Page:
Mr. Braden, who is gay, explained that under the Bain plan, everyone, straight or gay, would be able to have a civil union, but marriages would be done only by the church. I found myself once again having to remind these two how things work on planet Earth, when I responded that it's the churches that don't want us getting married. Braden suggested that I could join MCC. Mr Bain added that he and his wife were married in a church and it worked out fine for them.
"So, if I want to get married, I have to join a church?", I asked.
"Yes", Braden said.
"What if I'm an atheist?", I asked.
"Uhh...," was his snappy retort.
I told Mr. Bain that his platform was based on restructuring the entire U.S. government, which was never going to happen. He said, "I quit smoking this year. If I'd had your attitude..."
I cut him off, saying, "Yeah, I quit smoking this year too."
At this point I felt like my head was going to explode from all the twisted logic, so I decided it was time to stop. I thanked him for the chance to discuss his positions and went off to enjoy the rest of the Pride festival.Did I get a little too worked up? Yes, of course I did. In the words of Judge Judy, "Don't pee on my leg and tell me it's raining."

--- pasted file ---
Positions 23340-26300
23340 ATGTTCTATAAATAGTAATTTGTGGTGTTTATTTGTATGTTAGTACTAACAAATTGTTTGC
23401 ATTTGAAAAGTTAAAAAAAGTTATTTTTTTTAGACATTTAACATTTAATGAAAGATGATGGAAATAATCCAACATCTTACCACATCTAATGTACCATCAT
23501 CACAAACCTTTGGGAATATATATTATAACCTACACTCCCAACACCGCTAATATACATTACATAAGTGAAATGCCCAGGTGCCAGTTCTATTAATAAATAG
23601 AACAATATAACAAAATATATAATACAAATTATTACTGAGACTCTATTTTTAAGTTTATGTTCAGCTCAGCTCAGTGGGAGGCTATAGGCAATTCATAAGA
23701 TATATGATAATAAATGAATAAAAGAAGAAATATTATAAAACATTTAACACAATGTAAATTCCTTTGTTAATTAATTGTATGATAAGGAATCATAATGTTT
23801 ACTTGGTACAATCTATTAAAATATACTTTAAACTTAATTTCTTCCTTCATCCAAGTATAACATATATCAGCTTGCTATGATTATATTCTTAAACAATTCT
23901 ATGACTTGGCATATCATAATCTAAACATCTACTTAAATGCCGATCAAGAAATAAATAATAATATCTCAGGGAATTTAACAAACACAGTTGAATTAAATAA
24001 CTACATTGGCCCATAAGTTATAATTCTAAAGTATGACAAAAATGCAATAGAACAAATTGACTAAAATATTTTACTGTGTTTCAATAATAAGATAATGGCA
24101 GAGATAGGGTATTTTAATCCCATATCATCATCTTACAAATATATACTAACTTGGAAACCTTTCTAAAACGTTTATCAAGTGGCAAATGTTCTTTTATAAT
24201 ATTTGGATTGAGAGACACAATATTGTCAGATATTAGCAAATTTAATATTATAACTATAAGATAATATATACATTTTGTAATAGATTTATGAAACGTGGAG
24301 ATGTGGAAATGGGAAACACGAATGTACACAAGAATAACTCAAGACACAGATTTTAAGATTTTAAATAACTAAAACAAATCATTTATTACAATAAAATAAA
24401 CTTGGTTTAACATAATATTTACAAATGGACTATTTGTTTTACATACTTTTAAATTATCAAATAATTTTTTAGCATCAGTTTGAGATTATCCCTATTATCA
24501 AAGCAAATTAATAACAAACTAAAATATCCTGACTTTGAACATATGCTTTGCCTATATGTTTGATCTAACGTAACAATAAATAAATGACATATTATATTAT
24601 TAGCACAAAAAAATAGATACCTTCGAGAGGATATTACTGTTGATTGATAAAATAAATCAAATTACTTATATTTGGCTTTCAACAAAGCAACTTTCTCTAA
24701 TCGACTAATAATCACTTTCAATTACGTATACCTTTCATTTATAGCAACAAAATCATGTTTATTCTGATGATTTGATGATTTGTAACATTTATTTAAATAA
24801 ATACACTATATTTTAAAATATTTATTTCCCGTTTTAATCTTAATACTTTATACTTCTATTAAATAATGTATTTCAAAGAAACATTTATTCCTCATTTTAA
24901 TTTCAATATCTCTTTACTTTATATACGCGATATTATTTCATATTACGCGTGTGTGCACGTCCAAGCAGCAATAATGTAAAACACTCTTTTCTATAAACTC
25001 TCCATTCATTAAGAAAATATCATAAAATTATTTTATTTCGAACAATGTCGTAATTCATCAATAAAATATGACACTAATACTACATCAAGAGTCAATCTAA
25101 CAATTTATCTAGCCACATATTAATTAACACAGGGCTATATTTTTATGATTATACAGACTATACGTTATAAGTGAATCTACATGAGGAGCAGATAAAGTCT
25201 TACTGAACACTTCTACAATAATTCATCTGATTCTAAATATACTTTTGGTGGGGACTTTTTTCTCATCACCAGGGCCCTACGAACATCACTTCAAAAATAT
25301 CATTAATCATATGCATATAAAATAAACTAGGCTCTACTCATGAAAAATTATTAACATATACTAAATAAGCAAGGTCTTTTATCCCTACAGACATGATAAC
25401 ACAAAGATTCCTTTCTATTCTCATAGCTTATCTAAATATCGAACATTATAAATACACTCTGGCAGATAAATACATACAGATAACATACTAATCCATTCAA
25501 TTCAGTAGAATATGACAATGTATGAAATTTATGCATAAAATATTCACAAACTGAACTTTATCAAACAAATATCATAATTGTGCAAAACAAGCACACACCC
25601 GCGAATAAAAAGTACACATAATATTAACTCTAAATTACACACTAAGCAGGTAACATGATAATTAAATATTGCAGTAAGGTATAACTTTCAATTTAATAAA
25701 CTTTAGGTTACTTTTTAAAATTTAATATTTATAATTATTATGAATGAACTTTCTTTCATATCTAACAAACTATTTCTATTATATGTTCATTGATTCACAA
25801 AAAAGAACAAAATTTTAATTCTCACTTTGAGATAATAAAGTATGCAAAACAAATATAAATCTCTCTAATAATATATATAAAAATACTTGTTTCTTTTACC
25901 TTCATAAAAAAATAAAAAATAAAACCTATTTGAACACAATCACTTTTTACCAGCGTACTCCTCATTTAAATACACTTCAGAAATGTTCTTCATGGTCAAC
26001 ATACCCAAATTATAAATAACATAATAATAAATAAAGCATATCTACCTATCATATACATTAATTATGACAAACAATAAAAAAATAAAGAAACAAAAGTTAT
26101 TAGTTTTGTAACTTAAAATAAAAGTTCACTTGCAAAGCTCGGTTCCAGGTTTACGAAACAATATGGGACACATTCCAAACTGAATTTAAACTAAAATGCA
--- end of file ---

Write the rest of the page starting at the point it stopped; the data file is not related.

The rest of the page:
When someone calls you out on your bullshit, you can't worm your way out of it by shoveling more bullshit. We get enough of that from the Democrats and the Republicans. If the Libertarians ever hope to be major players in this country, they need to understand and work within the political system as it exists in the here and now, not in some Utopian fantasy world of their own creation.
In order for the Libertarians' plan to work, they would have to convince the 90% heterosexual majority in this country to give up their right to civil marriage in favor of civil unions, just to accommodate the 10% of us that want our relationships to have legal recognition. Good luck with that one.
The primary message of the marriage equality movement is that same-sex marriage is no threat to traditional marriage. In my opinion, the Libertarian plan is a threat to marriage and to the fight for full equality in this country. Nobody is suggesting that we stay home in November or that we should support the homophobic Bob Goodlatte, but Stuart Bain is not the answer either.